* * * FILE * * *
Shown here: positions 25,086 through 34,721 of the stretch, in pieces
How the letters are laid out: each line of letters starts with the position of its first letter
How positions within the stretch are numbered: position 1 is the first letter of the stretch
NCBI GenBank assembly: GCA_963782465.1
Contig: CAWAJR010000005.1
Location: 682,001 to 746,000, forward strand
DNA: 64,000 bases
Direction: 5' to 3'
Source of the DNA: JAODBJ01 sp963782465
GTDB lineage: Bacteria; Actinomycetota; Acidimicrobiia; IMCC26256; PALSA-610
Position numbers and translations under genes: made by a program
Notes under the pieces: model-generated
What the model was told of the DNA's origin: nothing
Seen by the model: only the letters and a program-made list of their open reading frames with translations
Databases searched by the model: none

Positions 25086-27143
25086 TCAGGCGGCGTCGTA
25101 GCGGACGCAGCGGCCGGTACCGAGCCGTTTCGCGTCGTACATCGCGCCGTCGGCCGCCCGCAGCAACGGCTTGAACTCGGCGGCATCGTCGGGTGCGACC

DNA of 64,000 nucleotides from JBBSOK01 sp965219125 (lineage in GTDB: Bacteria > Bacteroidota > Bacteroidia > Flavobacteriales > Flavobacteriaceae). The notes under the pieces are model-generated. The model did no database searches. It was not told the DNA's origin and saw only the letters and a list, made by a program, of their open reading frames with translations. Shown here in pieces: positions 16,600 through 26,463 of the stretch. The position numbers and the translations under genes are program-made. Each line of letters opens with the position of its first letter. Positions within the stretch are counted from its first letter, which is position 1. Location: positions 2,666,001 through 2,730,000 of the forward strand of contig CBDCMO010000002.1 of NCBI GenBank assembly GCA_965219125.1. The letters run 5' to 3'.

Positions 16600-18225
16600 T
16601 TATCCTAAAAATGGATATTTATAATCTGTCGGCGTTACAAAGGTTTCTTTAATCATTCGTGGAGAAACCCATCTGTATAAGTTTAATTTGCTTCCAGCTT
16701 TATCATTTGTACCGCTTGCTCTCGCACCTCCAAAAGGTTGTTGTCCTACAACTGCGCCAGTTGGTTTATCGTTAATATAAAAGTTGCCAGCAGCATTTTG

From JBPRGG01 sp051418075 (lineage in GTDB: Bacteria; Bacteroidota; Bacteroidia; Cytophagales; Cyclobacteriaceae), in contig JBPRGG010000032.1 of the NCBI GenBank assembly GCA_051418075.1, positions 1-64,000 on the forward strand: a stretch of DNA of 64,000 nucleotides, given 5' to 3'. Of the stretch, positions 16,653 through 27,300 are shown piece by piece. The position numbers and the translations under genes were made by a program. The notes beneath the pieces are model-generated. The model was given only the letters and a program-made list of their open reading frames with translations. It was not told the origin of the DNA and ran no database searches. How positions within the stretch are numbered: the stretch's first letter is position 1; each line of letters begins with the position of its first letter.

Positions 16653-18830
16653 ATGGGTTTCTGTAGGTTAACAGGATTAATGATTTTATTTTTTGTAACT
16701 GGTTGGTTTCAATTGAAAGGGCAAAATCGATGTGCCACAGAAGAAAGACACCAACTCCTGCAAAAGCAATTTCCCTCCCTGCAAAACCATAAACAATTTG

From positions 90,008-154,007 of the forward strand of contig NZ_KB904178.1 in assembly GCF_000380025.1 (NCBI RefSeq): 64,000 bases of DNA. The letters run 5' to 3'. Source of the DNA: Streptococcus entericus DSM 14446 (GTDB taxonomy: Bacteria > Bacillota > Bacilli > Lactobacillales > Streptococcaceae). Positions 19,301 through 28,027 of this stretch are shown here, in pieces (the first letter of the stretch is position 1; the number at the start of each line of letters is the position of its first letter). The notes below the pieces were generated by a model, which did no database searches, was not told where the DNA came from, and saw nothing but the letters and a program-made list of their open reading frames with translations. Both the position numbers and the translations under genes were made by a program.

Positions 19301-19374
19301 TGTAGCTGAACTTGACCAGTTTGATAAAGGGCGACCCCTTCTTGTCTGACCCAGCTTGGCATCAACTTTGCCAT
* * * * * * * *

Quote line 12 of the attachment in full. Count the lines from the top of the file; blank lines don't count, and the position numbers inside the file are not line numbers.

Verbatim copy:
Notes under the pieces: model-generated